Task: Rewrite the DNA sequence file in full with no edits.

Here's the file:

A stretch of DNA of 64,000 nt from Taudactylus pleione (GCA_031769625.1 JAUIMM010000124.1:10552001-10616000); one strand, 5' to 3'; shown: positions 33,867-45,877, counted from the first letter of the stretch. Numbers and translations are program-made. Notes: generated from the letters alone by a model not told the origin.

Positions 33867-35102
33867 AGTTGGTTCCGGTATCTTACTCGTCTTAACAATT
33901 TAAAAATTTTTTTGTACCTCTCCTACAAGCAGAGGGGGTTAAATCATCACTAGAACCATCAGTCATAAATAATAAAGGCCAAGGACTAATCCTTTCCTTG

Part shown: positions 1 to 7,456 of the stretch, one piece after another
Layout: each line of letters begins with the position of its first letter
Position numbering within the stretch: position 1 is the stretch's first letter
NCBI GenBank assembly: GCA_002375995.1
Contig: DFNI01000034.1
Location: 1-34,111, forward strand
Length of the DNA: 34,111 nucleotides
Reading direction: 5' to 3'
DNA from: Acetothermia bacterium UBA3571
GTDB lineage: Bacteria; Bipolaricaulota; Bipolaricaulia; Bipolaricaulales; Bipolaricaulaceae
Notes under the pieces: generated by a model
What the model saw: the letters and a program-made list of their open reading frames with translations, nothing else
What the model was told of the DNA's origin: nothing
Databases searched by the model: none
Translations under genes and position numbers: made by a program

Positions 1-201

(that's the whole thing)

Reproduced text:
A stretch of DNA of 64,000 nt from Taudactylus pleione (GCA_031769625.1 JAUIMM010000124.1:10552001-10616000); one strand, 5' to 3'; shown: positions 33,867-45,877, counted from the first letter of the stretch. Numbers and translations are program-made. Notes: generated from the letters alone by a model not told the origin.

Positions 33867-35102
33867 AGTTGGTTCCGGTATCTTACTCGTCTTAACAATT
33901 TAAAAATTTTTTTGTACCTCTCCTACAAGCAGAGGGGGTTAAATCATCACTAGAACCATCAGTCATAAATAATAAAGGCCAAGGACTAATCCTTTCCTTG

Part shown: positions 1 to 7,456 of the stretch, one piece after another
Layout: each line of letters begins with the position of its first letter
Position numbering within the stretch: position 1 is the stretch's first letter
NCBI GenBank assembly: GCA_002375995.1
Contig: DFNI01000034.1
Location: 1-34,111, forward strand
Length of the DNA: 34,111 nucleotides
Reading direction: 5' to 3'
DNA from: Acetothermia bacterium UBA3571
GTDB lineage: Bacteria; Bipolaricaulota; Bipolaricaulia; Bipolaricaulales; Bipolaricaulaceae
Notes under the pieces: generated by a model
What the model saw: the letters and a program-made list of their open reading frames with translations, nothing else
What the model was told of the DNA's origin: nothing
Databases searched by the model: none
Translations under genes and position numbers: made by a program

Positions 1-201